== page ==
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PostPosted: 18 Jan 2015, 22:01 
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Amak wrote:
I've used p. glycol. I never could get use to it. Sets were always wet looking, and My sets froze still with a 50/50 mix...so I figured it would be a lil cheaper and easier to switch to calcium chloride if i was going to have to run straight glycol to keep from freezing. Calcium chloride will rust the traps, but not nearly as much so as sodium chloride. I can wax, and make catches through the season in predator sets, and they will be spotty in rust...sometimes none at all. But if I let them set until July to re wax, they get rusty. So it does have some effect but its not as bad as what table salt tends to do.


I spray my traps with rustoleum now ( got the idea from Chieftan ) . I've never used salt or ca chloride on them. Will they rust the traps or will the rustoleum protect them ?

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PostPosted: 18 Jan 2015, 23:52 
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I think the paint will protect them.. You might have to touch up on them after some catches to be certain if you wanted zero effects. With clacium chloride, i've ran bare brand new traps and used it all season. By seasons end they were only rusted to the point perfect for taking dye. That stuff dont just attack the metal relentlesly like some think it does. Its actually fairly mild. I cant say for certain, but in a trapping situation id think it would be a long while before CC would jack the paint. If you stuck it down into solid CC like into the sack of the stuff and left it for a month, then id be worried. But the little amount for trapping dont do much to the trap really. Salt is worse on them for sure.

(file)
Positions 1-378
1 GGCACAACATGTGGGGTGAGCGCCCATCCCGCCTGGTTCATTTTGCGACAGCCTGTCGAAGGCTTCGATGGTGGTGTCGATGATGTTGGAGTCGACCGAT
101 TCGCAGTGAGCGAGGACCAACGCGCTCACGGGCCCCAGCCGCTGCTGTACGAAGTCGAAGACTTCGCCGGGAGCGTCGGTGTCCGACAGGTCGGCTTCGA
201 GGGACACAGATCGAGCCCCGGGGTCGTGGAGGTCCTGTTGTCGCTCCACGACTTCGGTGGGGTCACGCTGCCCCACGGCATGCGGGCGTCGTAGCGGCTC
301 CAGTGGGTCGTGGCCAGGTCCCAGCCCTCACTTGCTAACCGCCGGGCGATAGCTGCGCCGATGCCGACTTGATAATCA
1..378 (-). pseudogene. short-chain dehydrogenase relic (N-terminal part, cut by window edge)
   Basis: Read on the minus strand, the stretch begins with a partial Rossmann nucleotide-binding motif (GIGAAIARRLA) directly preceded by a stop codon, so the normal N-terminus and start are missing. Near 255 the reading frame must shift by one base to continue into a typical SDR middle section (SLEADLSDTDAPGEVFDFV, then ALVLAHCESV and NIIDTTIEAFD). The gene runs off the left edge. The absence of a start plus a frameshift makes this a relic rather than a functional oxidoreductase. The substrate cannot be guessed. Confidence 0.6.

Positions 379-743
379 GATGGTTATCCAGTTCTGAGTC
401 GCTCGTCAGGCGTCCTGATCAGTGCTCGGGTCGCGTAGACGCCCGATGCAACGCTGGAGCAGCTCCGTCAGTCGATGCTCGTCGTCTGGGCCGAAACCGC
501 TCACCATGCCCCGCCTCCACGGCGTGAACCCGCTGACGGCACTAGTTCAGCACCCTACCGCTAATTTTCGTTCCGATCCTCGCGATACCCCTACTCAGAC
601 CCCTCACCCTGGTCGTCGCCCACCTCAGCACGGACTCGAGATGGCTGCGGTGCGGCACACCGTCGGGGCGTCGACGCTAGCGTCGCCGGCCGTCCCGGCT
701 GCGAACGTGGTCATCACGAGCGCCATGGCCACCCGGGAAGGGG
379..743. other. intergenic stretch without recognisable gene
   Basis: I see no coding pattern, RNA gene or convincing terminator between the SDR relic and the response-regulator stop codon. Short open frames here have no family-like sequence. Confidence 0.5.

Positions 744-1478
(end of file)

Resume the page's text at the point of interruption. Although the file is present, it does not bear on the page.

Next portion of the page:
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PostPosted: 19 Jan 2015, 01:02 
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Having worked construction for almost fifty years, I have seen so many paint failures that I consider paint to be cosmetic, at best. Rust can grow under the paint and I won't notice it.
Long ago every trapper in this area bedded traps in wood ashes, like salt and calcium chloride, corrosive stuff. Wax is heavy oil and applied hot penetrates the pores of steel providing about the best protection possible. I used to wax all my carpenter tools.
Treatment with tannin or phosphoric acid reacts chemically with rust converting it to an almost protective coating. When topped off with hot wax, I feel I have done about all I can to prevent corrosion.
Like Amak, I don't like the wet look of glycol, but more important to me is the sweet odor it has. I've never observed a critters reaction to that smell, but it bothers me.
Peat is the only internet recommended antifreeze that I will use. More often than not I use pine straw or cedar duff. But, we rarely get the hard deep freeze that happens up north. CC would be my choice in that circumstance.
Freezing rain is my worst weather problem and nothing I've tried helps at all with that. Several inches of ice just puts the whole line down.


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PostPosted: 19 Jan 2015, 01:20 
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Amak wrote:
conibearcat wrote:
your right about books on animals, if told many a new trapper to study the animals you want,watch documentrys rean everything you can learn there habbits,food, mateing season and u will be a better trapper, but there are some good vidios out there and alot of bad ones like you said . A big money making sham. I could name a few but I wont



Thank you very much conicat, its nice to know im standing beside some folks instead of alone on this. :wink:


Didn't realize you were talking about video, Amak, thought you were talking about that biologist/lure maker that gives demos at our convention. I've only seen two videos, one had good info but was poorly produced, the other was just poor.
If you have a list of books that you recommend on animal behavior pm it to me , i don't keep up like I should.


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PostPosted: 19 Jan 2015, 09:46 
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Well put tjm. Ive tried other protective measures but I went right back to wax and dye. Like you, peat is as good as I can find and freezing rain is about the only thing that puts me out of buisness. I do use CC because I have to and it works good. I hear all the time about how weather proof snares are.....well not in freezing rain. That puts them out of commissuon too, esp when im targeting bobcats that can seem slippery to get into a snare anyway. Ive seen even fairly recently them go right through several snares with ice on them. A coyote might pull hard enough to break the ice away but not a cat....they will just climb right through an 8 in loop. Acrobatic contortis is what they are.... so that along with jacking my footholds, is why i hate freezing rain so much.